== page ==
Process Safety Management

[google-translator]Process Safety is about preventing major accidents in which hazardous substances are involved – or substances at hazardous conditions, e.g. steam. Examples of process safety accidents are explosion, fire, release of toxic gases. Ensuring process safety requires a holistic, integrated, multidisciplinary and multi-layered approach: simply relying on the operator to stay safe is not enough given the complexity of modern-day plants.

Many Process Safety System (PSM) approaches, including those of AIChE/CCPS and the European Seveso Directive require a similar approach, consisting of the following elements (this is the AIChE template):

Commit to Process Safety

  • Process Safety Culture: a set of group values and norms, together with strong, visible and credible leadership.
  • Compliance with Standards: Internal and external rules and regulations are known and disseminated.
  • Process Safety Competency: The organization knows how to develop, improve and collect knowledge, to learn continuously and to anchor lessons learnt in a collective memory.
  • Stakeholder Outreach: The company knows its stakeholders and has a proactive policy of involving them in relevant issues.

Understand Hazards and Risks

  • Process Knowledge Management: Process knowledge documentation (e.g. drawings, manuals etc.) is complete, up-to-date, accurate and available and accessible to all users.
  • Hazard Identification and Risk Analysis: Process hazards are systematically identified and risks assessed and evaluated against company criteria. Improvements are implemented as necessary.

Manage Risks

  • Operating Procedures: Written operating instructions are developed, updated and used for normal operations and foreseeable routine and non-routine jobs.
  • Safe Work Practices: A system that ensures safe execution of special jobs, such as Permit to Work, Lockout-Tagout, enclosed space entry etc.
  • Asset Integrity and Reliability: Assuring that equipment stays fit-for-purpose during its entire life cycle. This involves equipment design, fabrication, installation, inspection, tests, maintenance, demolition and related QA processes such as calibration and training.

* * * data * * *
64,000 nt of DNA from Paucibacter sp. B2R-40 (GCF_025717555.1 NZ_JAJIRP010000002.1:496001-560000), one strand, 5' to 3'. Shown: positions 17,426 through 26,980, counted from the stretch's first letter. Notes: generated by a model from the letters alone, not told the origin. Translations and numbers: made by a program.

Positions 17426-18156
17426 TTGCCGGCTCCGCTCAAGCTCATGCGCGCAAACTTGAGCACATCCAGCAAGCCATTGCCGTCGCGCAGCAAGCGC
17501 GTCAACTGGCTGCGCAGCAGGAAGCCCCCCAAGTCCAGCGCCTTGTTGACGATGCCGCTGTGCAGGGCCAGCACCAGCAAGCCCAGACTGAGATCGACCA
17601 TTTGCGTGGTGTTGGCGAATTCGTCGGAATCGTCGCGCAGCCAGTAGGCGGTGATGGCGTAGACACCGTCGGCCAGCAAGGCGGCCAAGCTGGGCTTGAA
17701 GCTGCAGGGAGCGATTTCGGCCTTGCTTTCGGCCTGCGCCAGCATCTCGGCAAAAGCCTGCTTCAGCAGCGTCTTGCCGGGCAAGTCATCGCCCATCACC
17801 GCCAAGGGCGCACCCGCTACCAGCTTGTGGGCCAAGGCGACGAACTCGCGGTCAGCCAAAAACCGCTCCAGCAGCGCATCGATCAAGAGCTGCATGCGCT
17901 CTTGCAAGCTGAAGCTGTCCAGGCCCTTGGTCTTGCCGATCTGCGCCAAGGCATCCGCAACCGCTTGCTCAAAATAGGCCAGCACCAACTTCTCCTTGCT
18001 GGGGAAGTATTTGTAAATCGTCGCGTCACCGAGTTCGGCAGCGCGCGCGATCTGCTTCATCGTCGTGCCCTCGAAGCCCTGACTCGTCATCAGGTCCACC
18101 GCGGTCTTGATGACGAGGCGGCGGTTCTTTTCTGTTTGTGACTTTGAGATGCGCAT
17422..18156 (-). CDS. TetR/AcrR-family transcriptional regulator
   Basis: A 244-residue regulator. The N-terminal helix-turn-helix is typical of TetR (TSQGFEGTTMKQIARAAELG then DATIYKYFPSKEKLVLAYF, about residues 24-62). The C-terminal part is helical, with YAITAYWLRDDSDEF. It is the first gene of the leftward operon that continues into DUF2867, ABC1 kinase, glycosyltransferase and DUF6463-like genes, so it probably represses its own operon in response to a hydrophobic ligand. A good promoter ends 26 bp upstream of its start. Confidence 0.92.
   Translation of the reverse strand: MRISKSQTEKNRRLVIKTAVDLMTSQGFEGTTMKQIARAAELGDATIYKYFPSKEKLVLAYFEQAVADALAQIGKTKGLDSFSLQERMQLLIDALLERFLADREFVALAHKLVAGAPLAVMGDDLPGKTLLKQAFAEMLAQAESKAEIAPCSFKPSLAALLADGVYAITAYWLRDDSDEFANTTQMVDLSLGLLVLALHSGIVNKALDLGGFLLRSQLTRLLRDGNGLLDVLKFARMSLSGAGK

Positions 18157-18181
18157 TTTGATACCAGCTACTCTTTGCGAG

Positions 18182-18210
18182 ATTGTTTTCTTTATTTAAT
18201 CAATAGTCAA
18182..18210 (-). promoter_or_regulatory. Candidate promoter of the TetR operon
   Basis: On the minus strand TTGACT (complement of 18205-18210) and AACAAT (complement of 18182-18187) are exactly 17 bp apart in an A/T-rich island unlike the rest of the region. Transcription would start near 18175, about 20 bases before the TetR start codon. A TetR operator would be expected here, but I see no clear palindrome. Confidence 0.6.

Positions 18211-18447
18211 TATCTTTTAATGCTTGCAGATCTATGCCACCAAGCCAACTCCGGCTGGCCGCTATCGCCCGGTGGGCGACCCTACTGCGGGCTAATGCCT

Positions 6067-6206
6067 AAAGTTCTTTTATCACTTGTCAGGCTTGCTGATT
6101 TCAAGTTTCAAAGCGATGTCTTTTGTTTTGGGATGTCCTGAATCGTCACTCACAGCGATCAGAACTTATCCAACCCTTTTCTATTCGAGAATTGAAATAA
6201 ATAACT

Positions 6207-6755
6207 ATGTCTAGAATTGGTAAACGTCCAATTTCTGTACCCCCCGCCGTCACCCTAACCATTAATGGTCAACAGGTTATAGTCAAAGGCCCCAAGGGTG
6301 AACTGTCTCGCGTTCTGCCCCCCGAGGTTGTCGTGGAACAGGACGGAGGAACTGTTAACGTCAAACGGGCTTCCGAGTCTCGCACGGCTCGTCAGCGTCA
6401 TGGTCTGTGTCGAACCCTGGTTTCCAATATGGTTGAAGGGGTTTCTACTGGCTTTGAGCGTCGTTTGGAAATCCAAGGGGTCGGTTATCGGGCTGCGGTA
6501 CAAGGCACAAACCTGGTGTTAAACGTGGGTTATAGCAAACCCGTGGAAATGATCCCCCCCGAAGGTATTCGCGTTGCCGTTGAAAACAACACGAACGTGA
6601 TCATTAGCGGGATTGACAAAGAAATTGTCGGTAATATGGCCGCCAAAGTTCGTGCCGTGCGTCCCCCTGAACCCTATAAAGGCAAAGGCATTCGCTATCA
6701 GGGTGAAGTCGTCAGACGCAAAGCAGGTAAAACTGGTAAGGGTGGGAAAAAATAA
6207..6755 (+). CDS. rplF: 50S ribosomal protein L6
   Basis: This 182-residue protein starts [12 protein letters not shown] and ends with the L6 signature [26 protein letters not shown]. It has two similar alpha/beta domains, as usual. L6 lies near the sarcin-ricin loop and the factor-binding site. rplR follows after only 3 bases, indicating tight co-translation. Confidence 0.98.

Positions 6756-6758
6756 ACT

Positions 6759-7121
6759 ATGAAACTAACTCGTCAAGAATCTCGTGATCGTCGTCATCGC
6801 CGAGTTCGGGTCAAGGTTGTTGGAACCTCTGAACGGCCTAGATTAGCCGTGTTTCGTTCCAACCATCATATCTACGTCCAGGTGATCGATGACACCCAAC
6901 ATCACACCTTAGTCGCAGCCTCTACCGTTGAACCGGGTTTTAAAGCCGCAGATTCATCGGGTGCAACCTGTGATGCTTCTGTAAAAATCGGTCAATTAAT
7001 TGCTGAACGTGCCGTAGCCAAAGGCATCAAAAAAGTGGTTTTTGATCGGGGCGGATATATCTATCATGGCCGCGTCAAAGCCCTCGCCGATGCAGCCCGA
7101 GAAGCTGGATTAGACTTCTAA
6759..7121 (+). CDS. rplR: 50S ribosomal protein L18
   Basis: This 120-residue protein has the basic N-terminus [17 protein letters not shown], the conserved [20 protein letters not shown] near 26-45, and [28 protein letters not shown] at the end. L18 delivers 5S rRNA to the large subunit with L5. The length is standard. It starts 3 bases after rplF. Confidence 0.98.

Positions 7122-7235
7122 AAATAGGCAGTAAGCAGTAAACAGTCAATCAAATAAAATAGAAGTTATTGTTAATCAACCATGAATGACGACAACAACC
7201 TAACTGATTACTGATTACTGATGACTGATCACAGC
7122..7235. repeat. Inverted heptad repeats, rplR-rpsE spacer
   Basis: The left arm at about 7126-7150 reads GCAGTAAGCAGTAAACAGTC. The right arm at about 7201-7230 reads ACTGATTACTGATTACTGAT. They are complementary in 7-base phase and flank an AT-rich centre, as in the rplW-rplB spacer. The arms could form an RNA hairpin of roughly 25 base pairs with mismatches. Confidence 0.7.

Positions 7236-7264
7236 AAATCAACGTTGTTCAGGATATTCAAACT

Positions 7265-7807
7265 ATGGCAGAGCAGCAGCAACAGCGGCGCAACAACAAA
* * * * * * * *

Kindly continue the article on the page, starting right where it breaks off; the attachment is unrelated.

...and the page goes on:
• Contractor Management: Contractors have an active role in the safety performance of the company. This involves contractor prequalification, selection and personnel training.
  • Training and Performance Assurance: A training program based on personal job/task analyses and gaps, development, organization and execution of training including examination and evaluation.
  • Management of Change: A formal review and authorization process on technical, procedural and organizational changes. MoC also involves updating of documentation and briefing of personnel. Defining “what is a change” is essential.
  • Operational Readiness; Ensuring that shut down equipment is safe to start up, e.g. with a pre-startup safety review,
  • Conduct of Operations: All tasks (operational and management) are executed in a careful, structured and disciplined way. There is a clear organization structure with responsibilities and accountabilities defined.
  • Emergency Management: Emergency Response plans (including external communication) are developed, trained and continuously improved. All personnel (including contractors and third parties) know how to respond to emergencies and take shelter.

Learn from Experience

  • Incident Investigation: Incidents are reported and investigated. The investigation is aimed at the immediate and underlying (organizational) causes. Resources are available, results are disseminated, documented and followed up.
  • Measurements and Metrics: There is a system of leading and lagging indicators to monitor and improve the effectiveness of the PSM system.
  • Auditing: The PSM is regularly audited for effectiveness and consistent implementation of all elements.
  • Management Review and Continuous Improvement: Regular review at senior management level and adjustments as needed.


Implementation of all PSM elements should be carried out using a risk-based approach with respect to the rigor and completeness. Priority should be given to those elements that have the largest impact on process safety. Important steps necessary for implementation are the following:

  • Obtain management commitment and support. Appoint a senior (operational) line manager as sponsor and champion
  • Appoint a project team
  • Define scope and goals for the PSM implementation project including a realistic planning
  • Start with those elements that result in the highest risk reduction. Picking low-hanging fruit boosts morale.
  • Ensure effective communication to all stakeholders

Krypton Consulting can assist you in optimizing your Process Safety Management System. Please contact us.